African American Heritage Trail offers a scenic drive through Spotsylvania's past
Standing in the peace of the Spotsylvania countryside along Piney Branch Road, step out of your car and ponder the history of a white clapboard building, situated among a cemetery and churchyard, and begin to imagine all the events and people that were housed between its walls a century ago.
This building, known as the Piney Branch one-room school, is one of the few one-room schoolhouses for African American children still standing on its original location. The neighboring Piney Branch Baptist Church purchased the land for the school for $10 in 1878 for the purpose of educating African American children who lived in the area and attended the church.
Piney Branch was one of four African American schools in the Chancellor District of Spotsylvania, and today it is one of 12 stops on the Spotsylvania African American Heritage Trail. This web-based driving tour combines GIS maps with archived photos and historical information to offer a one-of-a-kind overview of African American history in the county.
The trail starts at the John J. Wright Educational and Cultural Center, where you can dig deep into the story of the civil rights struggle in Spotsylvania. Along the way, you’ll drive scenic, winding country roads and learn a few things you probably didn’t realize about Spotsylvania.
For example, did you know that the land that is now beneath the waters of Lake Anna was the home of the third-largest gold mine in the United States between 1830 and 1849? A plaque about the mine at the modern-day Chewning Park will give you a glimpse at this slice of history. (You can also learn more about the area’s gold rush at Lake Anna State Park.)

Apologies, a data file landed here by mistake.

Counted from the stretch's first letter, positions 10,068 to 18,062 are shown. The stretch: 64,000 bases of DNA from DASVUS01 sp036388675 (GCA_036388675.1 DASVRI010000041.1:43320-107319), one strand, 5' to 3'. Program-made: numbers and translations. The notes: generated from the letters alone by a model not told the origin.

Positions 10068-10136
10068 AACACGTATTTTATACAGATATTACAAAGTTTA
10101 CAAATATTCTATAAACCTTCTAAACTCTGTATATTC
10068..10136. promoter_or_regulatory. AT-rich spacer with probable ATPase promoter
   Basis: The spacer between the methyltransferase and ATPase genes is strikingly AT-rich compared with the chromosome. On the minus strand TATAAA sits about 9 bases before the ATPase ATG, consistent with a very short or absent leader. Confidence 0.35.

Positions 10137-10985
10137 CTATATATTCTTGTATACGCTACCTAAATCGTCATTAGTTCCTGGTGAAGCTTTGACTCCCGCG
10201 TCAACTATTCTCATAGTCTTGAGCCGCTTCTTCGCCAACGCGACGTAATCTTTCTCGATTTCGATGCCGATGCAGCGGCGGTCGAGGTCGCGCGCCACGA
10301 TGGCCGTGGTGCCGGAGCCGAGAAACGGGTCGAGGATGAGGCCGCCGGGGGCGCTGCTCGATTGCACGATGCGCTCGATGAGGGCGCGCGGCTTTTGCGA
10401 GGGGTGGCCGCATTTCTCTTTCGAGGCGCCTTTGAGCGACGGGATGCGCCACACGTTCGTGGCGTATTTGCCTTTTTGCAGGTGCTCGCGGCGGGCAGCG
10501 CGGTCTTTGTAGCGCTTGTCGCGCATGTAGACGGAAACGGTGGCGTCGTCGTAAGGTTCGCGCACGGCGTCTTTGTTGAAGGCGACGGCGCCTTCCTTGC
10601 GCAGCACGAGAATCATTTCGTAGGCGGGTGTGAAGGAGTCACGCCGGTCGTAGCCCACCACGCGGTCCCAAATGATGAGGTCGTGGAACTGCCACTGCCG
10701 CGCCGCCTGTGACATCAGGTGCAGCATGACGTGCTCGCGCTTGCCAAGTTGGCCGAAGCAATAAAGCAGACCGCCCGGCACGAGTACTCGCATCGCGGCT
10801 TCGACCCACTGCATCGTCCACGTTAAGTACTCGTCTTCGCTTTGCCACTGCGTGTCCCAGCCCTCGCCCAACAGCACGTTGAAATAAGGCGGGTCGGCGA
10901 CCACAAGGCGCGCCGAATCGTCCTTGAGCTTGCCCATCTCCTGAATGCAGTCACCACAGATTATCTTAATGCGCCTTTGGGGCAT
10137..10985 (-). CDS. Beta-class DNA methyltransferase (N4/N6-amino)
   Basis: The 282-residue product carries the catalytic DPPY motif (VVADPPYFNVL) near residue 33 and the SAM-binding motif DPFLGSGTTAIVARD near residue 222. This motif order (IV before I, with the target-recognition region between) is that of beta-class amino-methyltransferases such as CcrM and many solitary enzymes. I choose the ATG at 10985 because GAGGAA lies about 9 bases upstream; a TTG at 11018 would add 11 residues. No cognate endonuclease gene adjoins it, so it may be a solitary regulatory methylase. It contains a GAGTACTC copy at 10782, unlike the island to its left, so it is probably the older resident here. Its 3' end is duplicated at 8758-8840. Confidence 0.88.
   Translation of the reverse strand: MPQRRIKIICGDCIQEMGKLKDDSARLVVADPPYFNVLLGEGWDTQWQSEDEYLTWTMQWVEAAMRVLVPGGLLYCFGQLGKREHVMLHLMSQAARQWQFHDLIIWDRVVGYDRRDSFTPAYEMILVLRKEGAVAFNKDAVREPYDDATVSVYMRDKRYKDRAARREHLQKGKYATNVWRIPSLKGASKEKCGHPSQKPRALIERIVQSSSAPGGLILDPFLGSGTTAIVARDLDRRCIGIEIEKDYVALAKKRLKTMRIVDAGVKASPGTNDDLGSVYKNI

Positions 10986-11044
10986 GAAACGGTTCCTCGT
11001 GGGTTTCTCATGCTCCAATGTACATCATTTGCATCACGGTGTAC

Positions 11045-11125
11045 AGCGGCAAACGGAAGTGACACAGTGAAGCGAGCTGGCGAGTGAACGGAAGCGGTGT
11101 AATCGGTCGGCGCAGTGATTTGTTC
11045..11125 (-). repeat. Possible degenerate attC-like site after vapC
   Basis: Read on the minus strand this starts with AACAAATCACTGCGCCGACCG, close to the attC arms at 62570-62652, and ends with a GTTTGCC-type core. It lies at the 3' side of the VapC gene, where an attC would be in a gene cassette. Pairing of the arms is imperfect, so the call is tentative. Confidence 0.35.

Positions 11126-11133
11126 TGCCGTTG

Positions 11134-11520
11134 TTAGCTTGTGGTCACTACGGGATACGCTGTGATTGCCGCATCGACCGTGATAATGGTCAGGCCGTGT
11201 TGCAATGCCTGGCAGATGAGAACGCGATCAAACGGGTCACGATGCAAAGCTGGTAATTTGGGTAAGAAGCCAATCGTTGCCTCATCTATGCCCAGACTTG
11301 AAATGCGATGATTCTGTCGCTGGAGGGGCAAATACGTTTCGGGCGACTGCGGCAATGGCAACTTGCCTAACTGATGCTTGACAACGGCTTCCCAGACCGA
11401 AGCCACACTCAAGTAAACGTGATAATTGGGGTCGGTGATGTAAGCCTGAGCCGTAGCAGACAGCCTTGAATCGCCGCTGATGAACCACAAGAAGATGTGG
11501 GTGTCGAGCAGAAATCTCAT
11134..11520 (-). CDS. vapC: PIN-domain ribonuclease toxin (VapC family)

Not far from Piney Branch Baptist Church, the 23rd U.S. Colored Infantry engaged the Second Ohio Cavalry in the first known fight on Virginia soil of a full U.S. colored regiment within the Army of the Potomac during the Civil War.
The trail has ties to many other avenues of exploring Spotsylvania. It includes several churches, including the Little Mine Road Baptist Church, the first African American Church established in the county. Spotsylvania’s churches have a wealth of history, which you can learn more about here.
The African American Heritage Trail also includes several sites within the historic Spotsylvania Courthouse district. To explore this district more on foot, point your browser to the Spotsylvania Courthouse Walking Tour.
All of these tours will get you out into this charming part of the Fredericksburg region. Should you need a pit stop along the way, consider adding a stop at the Courthouse Café, Lake Anna Winery or Harvest Market to your list.
A ribbon-cutting for Spotsylvania’s African American Heritage Trail will be held June 20, 2015, from 10 a.m. until 2 p.m. at the John J. Wright Educational and Cultural Center. Learn more about the event here.